• Spend more time in the social!
  • Stationary dancers (.e.g. in place dancers) stay in the middle, traveling dancers move on the boundary along the line of dance.
  • Avoid moves that your partner cannot do: dance to the level of your partner.
  • Never blame your partner for missteps! Say, "I'm sorry that was me".
  • No teaching on the floor! This is a party!
  • Smile, be warm and personable, and be nice. Say, "I hope you will dance with me again".
  • According to Tip Toe Productions, Gentlemen must be smooth and not ruff with the dance. A gentleman's hands must be under control in order to lead the dance with the lady always in mind. Ladies must understand the signal from the gentlemen, as the gentlemen positions himself for the next move that will follow.


  • Ladies must be smooth and not wild. Do not lead the dance, let the gentlemen lead you into the moves and you follow his lead. Do not attempt to guess the next move you think he is going to make. Ladies must be able to follow the gentlemen without pulling, hunching shoulders, or crossing the leg while stepping back. .


  • Article taken from the Gentlemenofballroom.com site.

     Determine the level of experience the lady has with dancing. A good leader will always match his skills with that of his follower (i.e. making it easier for her and you also) to have an enjoyable dance). Obviously, if she is a beginner you don't want to drag her forcefully around the floor with complicated arm movements, and vice versa. If she is advanced, you don't want to keep doing the basics forever, although this can be ok in some situations.

    It often happens that two partners dancing socially are not at the same level. It is important that the more experienced partner dances at the level of the less experienced partner. Gentlemen: when dancing with a new partner, start with simple moves, and gradually work your way up to more complicated patterns. You will discover a comfort level. It is better to concentrate on what both partners can do, and enjoy the dance.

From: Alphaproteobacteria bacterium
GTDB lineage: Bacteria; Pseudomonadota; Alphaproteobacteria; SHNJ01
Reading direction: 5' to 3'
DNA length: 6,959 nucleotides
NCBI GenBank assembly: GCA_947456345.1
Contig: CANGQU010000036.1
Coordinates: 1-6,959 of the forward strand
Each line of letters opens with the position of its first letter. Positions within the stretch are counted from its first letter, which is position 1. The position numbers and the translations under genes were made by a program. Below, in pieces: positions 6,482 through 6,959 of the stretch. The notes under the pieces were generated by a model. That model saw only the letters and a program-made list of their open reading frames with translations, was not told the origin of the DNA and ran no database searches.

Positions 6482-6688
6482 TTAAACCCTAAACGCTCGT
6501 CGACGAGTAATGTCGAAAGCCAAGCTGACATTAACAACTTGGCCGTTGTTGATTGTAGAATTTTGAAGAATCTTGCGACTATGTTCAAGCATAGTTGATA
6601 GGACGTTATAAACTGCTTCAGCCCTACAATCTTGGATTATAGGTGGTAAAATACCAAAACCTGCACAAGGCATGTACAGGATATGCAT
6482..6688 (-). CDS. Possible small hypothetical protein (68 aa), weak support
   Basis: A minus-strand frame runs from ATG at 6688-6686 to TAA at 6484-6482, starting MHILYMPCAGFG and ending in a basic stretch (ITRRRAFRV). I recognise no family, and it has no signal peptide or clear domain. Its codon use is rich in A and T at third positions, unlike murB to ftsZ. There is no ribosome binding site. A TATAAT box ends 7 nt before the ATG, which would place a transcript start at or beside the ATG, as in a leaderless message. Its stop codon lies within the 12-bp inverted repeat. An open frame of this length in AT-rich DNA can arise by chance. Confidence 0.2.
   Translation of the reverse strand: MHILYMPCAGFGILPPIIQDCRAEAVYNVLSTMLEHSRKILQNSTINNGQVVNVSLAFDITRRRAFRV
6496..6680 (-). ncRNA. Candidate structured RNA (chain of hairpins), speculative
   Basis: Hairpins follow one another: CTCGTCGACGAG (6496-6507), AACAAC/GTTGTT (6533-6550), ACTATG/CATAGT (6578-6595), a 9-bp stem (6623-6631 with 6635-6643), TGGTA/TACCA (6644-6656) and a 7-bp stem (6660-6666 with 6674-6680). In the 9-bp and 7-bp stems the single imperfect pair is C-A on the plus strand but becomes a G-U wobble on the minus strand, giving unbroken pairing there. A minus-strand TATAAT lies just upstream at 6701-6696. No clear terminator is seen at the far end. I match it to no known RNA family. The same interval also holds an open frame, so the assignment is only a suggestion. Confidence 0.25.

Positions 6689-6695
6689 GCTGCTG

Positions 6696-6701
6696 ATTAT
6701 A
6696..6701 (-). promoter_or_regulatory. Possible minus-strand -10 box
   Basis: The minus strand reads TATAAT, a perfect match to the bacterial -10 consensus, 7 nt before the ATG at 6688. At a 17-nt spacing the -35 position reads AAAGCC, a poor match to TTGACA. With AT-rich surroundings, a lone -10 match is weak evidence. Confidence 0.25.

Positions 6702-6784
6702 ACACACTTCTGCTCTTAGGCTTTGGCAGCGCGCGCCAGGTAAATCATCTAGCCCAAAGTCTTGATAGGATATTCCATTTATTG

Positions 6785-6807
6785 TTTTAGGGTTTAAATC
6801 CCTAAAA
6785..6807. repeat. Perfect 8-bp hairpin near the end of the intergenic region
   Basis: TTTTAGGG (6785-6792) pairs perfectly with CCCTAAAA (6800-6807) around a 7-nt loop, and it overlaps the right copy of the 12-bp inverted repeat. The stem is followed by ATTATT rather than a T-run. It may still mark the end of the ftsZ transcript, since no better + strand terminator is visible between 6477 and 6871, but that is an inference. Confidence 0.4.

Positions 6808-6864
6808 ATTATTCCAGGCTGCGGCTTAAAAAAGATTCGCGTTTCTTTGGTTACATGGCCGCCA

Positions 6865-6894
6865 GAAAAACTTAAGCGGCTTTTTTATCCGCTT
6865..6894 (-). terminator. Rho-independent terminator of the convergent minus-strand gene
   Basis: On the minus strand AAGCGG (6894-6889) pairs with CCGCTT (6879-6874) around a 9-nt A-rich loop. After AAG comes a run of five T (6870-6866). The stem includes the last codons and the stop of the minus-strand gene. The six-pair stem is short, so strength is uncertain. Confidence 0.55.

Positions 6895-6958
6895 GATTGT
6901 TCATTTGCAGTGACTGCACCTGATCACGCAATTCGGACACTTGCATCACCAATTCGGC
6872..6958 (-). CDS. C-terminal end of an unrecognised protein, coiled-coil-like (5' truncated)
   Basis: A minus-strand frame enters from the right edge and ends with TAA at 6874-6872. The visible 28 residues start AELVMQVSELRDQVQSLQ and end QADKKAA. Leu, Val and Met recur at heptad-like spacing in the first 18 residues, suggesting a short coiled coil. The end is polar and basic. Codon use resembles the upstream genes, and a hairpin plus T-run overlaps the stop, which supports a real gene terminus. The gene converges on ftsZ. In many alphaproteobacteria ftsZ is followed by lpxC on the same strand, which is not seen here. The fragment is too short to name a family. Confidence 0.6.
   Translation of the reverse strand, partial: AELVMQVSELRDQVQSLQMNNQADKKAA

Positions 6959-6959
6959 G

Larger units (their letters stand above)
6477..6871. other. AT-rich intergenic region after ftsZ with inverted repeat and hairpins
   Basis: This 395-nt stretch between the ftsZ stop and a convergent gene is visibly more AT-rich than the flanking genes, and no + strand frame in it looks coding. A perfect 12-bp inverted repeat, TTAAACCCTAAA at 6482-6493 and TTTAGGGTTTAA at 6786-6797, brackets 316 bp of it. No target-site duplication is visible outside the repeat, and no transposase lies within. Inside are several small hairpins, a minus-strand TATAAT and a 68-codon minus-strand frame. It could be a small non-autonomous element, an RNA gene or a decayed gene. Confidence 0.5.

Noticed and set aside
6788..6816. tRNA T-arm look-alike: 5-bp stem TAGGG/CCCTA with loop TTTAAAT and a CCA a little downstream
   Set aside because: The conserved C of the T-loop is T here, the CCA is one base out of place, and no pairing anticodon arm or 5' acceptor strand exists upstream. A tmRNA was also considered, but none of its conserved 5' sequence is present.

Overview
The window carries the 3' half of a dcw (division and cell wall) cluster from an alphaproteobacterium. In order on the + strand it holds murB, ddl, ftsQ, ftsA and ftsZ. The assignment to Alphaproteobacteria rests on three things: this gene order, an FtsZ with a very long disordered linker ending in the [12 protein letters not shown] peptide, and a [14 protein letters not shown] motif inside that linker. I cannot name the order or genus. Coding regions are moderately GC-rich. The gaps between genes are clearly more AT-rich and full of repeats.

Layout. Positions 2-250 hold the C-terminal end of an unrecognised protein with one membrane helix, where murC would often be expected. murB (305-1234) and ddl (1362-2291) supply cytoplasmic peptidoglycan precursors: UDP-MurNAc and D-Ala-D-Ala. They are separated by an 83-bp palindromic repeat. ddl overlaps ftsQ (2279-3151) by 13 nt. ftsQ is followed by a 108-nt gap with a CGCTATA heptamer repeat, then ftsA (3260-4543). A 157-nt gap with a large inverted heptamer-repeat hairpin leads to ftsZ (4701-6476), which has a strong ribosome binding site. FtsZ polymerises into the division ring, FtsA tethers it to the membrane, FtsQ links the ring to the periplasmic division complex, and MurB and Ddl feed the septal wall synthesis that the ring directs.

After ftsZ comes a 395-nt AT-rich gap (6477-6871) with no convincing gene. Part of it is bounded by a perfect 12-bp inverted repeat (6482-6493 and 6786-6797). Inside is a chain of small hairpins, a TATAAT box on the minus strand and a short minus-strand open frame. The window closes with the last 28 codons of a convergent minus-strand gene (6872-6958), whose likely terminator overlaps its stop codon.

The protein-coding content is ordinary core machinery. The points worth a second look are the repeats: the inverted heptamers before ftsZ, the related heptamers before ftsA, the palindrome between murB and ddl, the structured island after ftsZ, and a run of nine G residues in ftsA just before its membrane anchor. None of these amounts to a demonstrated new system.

Add more social to your dance. The ladies love it!!! While on the dance floor, give the lady a compliment about her moves: Make her feel light on her feet, good about herself, as well as dancing with you.


    Be personable, smile, and make eye contact with your partner. Try to project a warm positive image on the dance floor, even if that is not your personal style.

  • Ask four different Ladies at each table to dance. Rotate to the next table after 4 dances.
  • Today's beginners will be the good dancers of tomorrow, so be nice to them and dance with them.
  • Be considerate of other couples on the floor. Exercise good floor vision and protect your Lady. Do not cut other couples off.
  • Spend more time in the social!
  • Stationary dancers (.e.g. in place dancers) stay in the middle, traveling dancers move on the boundary along the line of dance.
  • Avoid moves that your partner cannot do: dance to the level of your partner.
  • Never blame your partner for missteps! Say, "I'm sorry that was me".
  • No teaching on the floor! This is a party!
  • Smile, be warm and personable, and be nice. Say, "I hope you will dance with me again".
  • According to Tip Toe Productions, Gentlemen must be smooth and not ruff with the dance. A gentleman's hands must be under control in order to lead the dance with the lady always in mind. Ladies must understand the signal from the gentlemen, as the gentlemen positions himself for the next move that will follow.


  • Ladies must be smooth and not wild. Do not lead the dance, let the gentlemen lead you into the moves and you follow his lead. Do not attempt to guess the next move you think he is going to make. Ladies must be able to follow the gentlemen without pulling, hunching shoulders, or crossing the leg while stepping back. .


  • Article taken from the Gentlemenofballroom.com site.